The Bank has made no new investments in Russia since 2014. In April 2022, the EBRD’s Board of Governors decided to suspend access to the Bank’s resources by Russia, in response to the invasion of Ukraine. The Bank has closed its office in Moscow. Russia continues to be a shareholder of the Bank
Prior to the suspension of access to resources, we focussed on:
Diversifying the economy: private enterprises and private financial institutions that support non-resource sector growth are key for diversification. About 90 per cent of EBRD investments in Russia in 2013 were in the private sector.
Investing in and setting standards for modernisation and innovation: focus is needed on enterprises that innovate, introduce modern new technologies, or upgrade to international standards, particularly with regard to corporate governance, transparency, energy efficiency, inclusion and gender issues. Improving energy efficiency is a key aspect of modernisation across various sectors of the economy.
Supporting privatisation and private sector development: the role of the private sector in the economy needs to increase through strengthening existing private operators; increasing the MSME share in the economy; pursuing transparent and competitive majority privatisation strategies for state-owned companies; conducting policy dialogue on privatisation; and promoting PPPs as a tool to attract more private sector investment into state-dominated sectors.
Increasing economic opportunities in Russian regions: Russia is a federal state whose component regions vary widely in terms of per capita income, unemployment and investment. To promote regional development, it is necessary to support projects and reforms that advance transition in regions that are less advanced than Moscow and St. Petersburg and that are committed to improving the investment climate.
As well as being a country where the EBRD works, Russia is also an EBRD donor. In 2013 the Russian government established its first bilateral Technical Cooperation fund with a contribution of €40 million over five years in support of the EBRD’s core operations in the country. Funding is focused on the development of projects in transport and infrastructure, energy efficiency, agribusiness and SMEs. Russia also remains the biggest donor to the NDEP environmental window with total contributions totalling €60 million.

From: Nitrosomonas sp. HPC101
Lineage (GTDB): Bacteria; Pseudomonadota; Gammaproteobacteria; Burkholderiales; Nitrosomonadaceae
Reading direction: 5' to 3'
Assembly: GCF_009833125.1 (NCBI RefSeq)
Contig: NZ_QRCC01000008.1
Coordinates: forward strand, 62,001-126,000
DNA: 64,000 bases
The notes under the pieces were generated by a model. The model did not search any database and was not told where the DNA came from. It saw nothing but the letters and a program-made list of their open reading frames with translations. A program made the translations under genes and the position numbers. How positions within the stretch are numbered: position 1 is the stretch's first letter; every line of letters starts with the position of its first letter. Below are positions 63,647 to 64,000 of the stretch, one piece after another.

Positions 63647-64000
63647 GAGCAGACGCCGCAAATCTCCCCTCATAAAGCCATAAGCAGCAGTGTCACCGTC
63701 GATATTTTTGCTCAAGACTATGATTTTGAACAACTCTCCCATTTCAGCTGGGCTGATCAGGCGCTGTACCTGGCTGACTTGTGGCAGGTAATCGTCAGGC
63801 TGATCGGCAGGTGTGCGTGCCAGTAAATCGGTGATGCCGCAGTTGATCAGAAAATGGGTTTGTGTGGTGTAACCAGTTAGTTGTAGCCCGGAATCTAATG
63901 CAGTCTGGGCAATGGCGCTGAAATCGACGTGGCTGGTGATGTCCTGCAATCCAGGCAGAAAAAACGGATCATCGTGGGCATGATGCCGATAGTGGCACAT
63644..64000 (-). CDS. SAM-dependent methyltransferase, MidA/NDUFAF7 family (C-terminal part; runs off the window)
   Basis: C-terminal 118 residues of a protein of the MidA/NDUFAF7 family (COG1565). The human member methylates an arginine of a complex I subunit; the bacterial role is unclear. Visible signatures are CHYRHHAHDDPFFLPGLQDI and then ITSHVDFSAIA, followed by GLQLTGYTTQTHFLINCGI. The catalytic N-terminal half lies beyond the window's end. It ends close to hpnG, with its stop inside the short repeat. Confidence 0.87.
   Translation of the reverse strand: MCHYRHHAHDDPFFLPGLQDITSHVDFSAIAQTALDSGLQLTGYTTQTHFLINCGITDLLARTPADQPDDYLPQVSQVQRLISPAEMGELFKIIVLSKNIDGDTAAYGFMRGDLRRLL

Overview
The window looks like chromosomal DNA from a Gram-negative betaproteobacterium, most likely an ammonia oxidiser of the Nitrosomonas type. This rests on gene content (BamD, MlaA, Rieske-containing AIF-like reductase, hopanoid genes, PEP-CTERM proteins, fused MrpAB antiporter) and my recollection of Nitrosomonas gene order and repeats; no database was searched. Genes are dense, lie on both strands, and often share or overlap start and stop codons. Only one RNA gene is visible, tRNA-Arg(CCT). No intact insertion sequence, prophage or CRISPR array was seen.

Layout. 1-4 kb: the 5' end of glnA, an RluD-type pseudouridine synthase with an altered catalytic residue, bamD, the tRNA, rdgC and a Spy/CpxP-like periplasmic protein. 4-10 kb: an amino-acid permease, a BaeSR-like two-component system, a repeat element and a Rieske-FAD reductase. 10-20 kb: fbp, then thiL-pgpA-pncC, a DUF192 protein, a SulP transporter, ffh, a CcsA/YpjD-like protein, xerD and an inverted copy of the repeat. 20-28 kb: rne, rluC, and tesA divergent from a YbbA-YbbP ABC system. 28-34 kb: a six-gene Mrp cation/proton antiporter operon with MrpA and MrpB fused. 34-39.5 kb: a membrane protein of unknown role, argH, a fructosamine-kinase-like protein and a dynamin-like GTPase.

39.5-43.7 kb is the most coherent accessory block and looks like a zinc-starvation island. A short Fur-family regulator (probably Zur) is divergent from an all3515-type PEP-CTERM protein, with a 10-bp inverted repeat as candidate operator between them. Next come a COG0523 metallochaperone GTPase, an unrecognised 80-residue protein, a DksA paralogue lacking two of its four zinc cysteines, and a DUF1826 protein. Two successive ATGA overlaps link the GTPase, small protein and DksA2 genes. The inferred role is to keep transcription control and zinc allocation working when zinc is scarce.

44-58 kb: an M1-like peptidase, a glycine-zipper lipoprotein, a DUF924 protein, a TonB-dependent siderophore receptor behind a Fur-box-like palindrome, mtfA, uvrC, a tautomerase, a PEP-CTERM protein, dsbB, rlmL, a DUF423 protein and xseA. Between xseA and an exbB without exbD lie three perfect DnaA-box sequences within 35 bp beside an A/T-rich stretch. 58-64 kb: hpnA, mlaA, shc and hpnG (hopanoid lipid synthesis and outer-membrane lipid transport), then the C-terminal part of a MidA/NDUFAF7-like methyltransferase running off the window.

The EBRD’s latest Russia strategy was adopted on 18 December 2012
Current EBRD forecast for Russia’s Real GDP Growth in 2023: -1.5%
Current EBRD forecast for Russia’s Real GDP Growth in 2024: 1.0%
Russia’s economy contracted by 2.1 per cent in 2022, less than initially expected, as high energy prices partially mitigated the impact of widespread sanctions. However, lower energy prices and EU-imposed price caps on Russian oil and oil-derived products since December 2022 have negatively affected exports and government revenues. Weak consumer demand and a tight monetary policy have contained an initial rise in inflation, which, owing also to base effects, fell below pre-invasion levels in March 2023.
However, the rouble has weakened by over 10 per cent against the dollar since the start of 2023, driven by lower foreign exchange revenues and sales of foreign-owned businesses, and this depreciation will contribute to inflation in the coming months. The economy is expected to contract again in 2023, by 1.5 per cent, reflecting the impact of the new sanctions. This nonetheless constitutes an upward revision relative to the forecasts made in February, driven by higher oil price expectations and redirection of oil trade to alternative destinations. A return to growth, forecast at 1.0 per cent, is expected for 2024, although this is dependent on how the war on Ukraine and the related economic sanctions will evolve.